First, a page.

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    • And The Mass Evictions are ON
      So, the evictions moratorium expired Saturday at midnight. Over a quarter of renters are behind in some states, according to the Center on Budget and Policy Priorities think-tank. Southern states are some of the worst affected, though some 16 percent of US households owed rent — about double the amount before the pandemic. This wasn’t necessary, but the choi […]
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We already practice socialism

1928-great-depressionthumbnail.jpgScarecrow at FireDogLake has a sobering post this morning. The Republicans are well on their way to making over the US economy in the Iraq model. We are headed into a recession, boys and girls, and it will be a hard landing, complete with rampant inflation, tight credit and a falling dollar. Congratulations, George! You have managed to compare favorably to Hoover. Nice!

Both NPR and Marketplace: Morning Report had extensive coverage of the takeover of Bear Stears by J.P. Morgan this morning. Over the past week, Bears Stearns, “not the nicest bank in town”, went from trading at $30/share to $2/share. And the scary thing is that Bear Stearns investors might have gotten more than the bank is worth at $2. Now, Morgan turns around and borrows the money from *us*, the taxpayers, to buy Bear Stearns. So, essentially, we now own a worthless company, but the people who drove Bear Stearns into the ground are not going to go bankrupt. Hallelujah for them! Not so much for the poor home owners who were suckered into paying extravagant prices for modest housing by getting an adjustable rate mortgage with a teaser rate. Their investments are worth less than the mortgage and they can’t unload it on the government like J.P. Morgan can. So, what we have here is socialism for the rich where we redistribute tax payer wealth from the people who work to the people who invest. What a sweet deal for the well-heeled.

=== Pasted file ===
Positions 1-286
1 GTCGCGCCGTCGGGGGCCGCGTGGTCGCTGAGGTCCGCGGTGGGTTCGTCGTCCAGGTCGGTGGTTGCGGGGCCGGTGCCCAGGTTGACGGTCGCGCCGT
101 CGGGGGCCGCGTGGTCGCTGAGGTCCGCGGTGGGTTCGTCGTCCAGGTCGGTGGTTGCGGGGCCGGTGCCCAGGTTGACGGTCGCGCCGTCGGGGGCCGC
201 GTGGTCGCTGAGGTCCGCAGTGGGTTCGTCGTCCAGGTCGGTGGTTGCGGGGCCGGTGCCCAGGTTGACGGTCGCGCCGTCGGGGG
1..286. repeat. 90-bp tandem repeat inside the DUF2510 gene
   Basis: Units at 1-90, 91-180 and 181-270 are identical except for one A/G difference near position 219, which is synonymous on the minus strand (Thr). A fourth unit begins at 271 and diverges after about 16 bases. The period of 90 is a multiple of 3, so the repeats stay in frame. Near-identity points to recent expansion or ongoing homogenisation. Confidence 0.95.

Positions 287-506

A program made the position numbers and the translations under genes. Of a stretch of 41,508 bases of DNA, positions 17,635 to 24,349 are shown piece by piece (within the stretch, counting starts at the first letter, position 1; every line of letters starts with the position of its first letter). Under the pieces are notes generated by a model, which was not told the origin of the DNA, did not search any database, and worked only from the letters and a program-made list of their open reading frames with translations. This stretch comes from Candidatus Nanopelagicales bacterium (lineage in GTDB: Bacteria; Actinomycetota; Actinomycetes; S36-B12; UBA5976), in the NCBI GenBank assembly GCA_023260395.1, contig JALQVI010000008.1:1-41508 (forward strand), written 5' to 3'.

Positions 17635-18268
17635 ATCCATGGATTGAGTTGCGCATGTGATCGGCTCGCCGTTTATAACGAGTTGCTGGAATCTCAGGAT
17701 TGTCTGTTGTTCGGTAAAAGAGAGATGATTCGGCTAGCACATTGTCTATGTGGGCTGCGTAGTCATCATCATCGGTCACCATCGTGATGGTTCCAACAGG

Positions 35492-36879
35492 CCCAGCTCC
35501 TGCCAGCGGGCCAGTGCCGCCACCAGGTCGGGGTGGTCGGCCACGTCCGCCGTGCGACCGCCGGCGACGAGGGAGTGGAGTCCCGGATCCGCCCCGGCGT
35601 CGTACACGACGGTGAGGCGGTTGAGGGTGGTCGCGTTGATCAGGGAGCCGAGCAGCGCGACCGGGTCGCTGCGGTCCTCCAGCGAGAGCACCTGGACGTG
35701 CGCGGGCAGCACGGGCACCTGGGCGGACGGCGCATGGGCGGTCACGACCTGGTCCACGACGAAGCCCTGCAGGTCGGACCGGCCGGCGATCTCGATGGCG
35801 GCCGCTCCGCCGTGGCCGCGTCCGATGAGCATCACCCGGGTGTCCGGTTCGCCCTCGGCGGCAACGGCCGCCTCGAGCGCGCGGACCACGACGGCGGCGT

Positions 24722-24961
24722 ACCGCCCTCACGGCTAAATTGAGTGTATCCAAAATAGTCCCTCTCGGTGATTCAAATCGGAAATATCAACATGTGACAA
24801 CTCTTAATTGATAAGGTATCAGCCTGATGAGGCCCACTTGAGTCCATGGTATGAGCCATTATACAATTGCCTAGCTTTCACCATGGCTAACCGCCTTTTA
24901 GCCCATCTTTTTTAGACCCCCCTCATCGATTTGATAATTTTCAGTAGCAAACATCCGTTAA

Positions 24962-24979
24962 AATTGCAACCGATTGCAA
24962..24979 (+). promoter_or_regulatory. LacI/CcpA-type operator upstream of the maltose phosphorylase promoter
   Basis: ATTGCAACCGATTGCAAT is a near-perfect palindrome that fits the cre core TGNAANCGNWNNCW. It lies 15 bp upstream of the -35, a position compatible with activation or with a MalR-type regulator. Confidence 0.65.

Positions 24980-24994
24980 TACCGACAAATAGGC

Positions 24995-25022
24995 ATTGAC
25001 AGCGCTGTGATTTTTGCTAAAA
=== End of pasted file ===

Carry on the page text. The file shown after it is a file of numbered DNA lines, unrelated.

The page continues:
At least one of the interviewees this morning makes this point and goes one further. He says we ought to let the market take care of itself. The impact will be deep if the investment community starts to go bankrupt but it will be soooo much worse if we keep bailing them out. When will they ever learn? What’s the worst that can happen other than some very rich people become suddenly not so rich? If we keep them above water, we just cover up the rot at the hollow core of the finance industry. Cut them loose, let us take the hit and get on with rebuilding.

And it goes without saying that when the $#@% hits the fan, you aren’t going to want a neophyte or a economic lunkhead (by his own admission) be in charge of the fallout. I suspect you want someone who’s actually seen a crisis up close and personal to be in charge.